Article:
Modelling of Plasma Performance and Transient Density Behaviour in the H-mode access for ITER Gas Fuelled Scenarios

Modelling of Plasma Performance and Transient Density Behaviour in the H-mode access for ITER Gas Fuelled Scenarios

Modelling of Plasma Performance and Transient Density Behaviour in the H-mode access for ITER Gas Fuelled Scenarios 150 150 Mathew
CCFE-PR(15)29

Modelling of Plasma Performance and Transient Density Behaviour in the H-mode access for ITER Gas Fuelled Scenarios

ITER operations require effective fuelling of the core plasma for conditions in which neutral dynamics through the scrape-off layer (SOL) is expected to affect significantly the efficiency of gas penetration. On the basis of previous analysis for stationary conditions, pellets are foreseen to provide core fuelling of high-Q DT scenarios. In this paper we present a modelling study of the gas fuelling efficiency in ITER DT reference scenarios providing an estimate of the upper plasma density achievable with gas fuelling only. Integrated core-edge plasma simulations for various phases of ITER 15 MA/5.3T DT H-mode plasmas, including the stationary H-mode conditions, the H-mode access phase and the preceding L-mode phases, have been carried out with the JINTRAC suite of codes for ITER as well as for lower plasma currents at 5.3T (10 MA, 7.5 MA and 5 MA). In addition a DT plasma scenario with plasma current of 7.5MA and toroidal field of 2.65T representative of lower field operation in ITER has also been studied. The simulations for 15 MA L-mode plasmas indicate that divertor detachment sets the maximum density achievable at the separatrix by deuterium-tritium gas fuelling. This, together with core transport, determines the maximum achievable volume-averaged plasma density, which appears to be ~ 2.5-3.0 10 19 m -3 for a range of SOL transport assumptions considered to be appropriate for these ITER conditions. This level of volume-average density is close to that required for stationary application of NBI heating at full power (16.5 MW per injector) and ion energy (1 MeV) compatible with acceptable shine-through loads on the first wall. For plasma currents of 5-10 MA the maximum achievable L-mode densities with gas puffing are lower than those at 15 MA implying the need for pellet fuelling for L-mode plasmas in ITER to achieve densities in the range of ~ 2.5-3.0 10 19 m -3 . Simulations of gas fuelled DT H-mode plasmas in ITER show that the plasma density increases rapidly after the H-mode transition due to an increased penetration of the neutrals to the core plasma during the initial phase of the H-mode, associated with low divertor power fluxes and the establishment of the edge transport barrier, but that this increase is short lived and saturates as soon as the edge power flux increases and core plasma neutral penetration decreases. The achievable density in gas fuelled H-modes is typically a factor of 2-3 larger than in L-modes for 15 MA DT plasmas in ITER because of the higher edge power flux which raises the detachment limit and the lower plasma collisionalities which increase the anomalous inwards particle pinch. The fusion performance of gas fuelled Hmodes at 15 MA is typically found to be moderately high (Q ~ 6-8) due to higher separatrix densities reached and the density in the edge transport barrier being flat (due to low core neutral source), which leads to the pedestal temperature to exceed ~ 6.5 keV and to a high fusion reaction rate throughout the plasma volume. The sensitivity of the modelling results to modelling assumptions and the need for validation of the physics assumptions in the modelling studies are discussed.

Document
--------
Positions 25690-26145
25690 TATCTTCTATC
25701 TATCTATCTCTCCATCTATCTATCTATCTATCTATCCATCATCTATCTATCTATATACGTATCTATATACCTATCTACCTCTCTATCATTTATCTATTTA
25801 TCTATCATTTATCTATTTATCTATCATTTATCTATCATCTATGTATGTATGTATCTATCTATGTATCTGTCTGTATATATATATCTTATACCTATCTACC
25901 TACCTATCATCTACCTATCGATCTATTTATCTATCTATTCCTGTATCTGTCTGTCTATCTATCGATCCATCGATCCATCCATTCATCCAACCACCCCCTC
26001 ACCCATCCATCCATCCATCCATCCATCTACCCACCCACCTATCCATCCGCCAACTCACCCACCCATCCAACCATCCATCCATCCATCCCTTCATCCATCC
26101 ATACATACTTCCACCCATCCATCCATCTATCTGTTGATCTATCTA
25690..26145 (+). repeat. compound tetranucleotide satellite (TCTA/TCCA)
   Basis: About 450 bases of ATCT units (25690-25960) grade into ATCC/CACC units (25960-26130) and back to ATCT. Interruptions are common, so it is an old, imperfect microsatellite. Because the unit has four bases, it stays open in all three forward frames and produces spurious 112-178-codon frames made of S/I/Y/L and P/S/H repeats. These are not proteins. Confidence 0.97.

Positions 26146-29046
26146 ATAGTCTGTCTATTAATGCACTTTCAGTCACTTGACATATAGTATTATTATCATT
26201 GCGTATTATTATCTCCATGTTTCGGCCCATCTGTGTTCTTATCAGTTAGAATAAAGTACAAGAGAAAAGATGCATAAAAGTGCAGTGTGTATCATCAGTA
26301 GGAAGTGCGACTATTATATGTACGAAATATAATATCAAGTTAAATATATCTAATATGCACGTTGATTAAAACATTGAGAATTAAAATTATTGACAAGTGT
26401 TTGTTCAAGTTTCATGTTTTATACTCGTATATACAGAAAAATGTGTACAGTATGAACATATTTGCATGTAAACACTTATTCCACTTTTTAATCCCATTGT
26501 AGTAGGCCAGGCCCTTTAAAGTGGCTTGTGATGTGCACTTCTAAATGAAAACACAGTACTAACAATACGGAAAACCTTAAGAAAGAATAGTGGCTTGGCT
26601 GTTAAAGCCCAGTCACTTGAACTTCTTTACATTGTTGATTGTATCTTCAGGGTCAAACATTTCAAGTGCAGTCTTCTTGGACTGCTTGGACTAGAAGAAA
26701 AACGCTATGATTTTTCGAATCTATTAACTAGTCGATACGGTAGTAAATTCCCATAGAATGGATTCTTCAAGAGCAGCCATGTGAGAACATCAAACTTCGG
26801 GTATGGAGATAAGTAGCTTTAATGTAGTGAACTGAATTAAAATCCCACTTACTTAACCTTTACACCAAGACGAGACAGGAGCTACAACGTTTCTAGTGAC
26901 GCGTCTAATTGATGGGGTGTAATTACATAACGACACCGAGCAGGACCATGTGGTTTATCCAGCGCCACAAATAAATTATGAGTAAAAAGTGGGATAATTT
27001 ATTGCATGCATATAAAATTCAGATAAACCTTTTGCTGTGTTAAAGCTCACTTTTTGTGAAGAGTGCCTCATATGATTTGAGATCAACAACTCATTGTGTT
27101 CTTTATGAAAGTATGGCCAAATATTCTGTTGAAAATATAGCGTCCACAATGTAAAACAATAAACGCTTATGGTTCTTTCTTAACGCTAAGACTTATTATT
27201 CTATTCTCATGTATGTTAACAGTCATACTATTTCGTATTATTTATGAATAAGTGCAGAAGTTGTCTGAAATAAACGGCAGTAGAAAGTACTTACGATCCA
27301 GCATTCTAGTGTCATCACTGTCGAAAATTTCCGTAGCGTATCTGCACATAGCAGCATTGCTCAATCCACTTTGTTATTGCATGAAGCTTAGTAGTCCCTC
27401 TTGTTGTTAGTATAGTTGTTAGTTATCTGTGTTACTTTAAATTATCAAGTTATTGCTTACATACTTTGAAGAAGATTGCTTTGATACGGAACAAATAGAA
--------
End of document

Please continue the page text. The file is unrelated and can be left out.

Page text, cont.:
Collection:
Journals
Journal:
Nuclear Fusion
Publisher:
IOP
Published date:
08/01/2015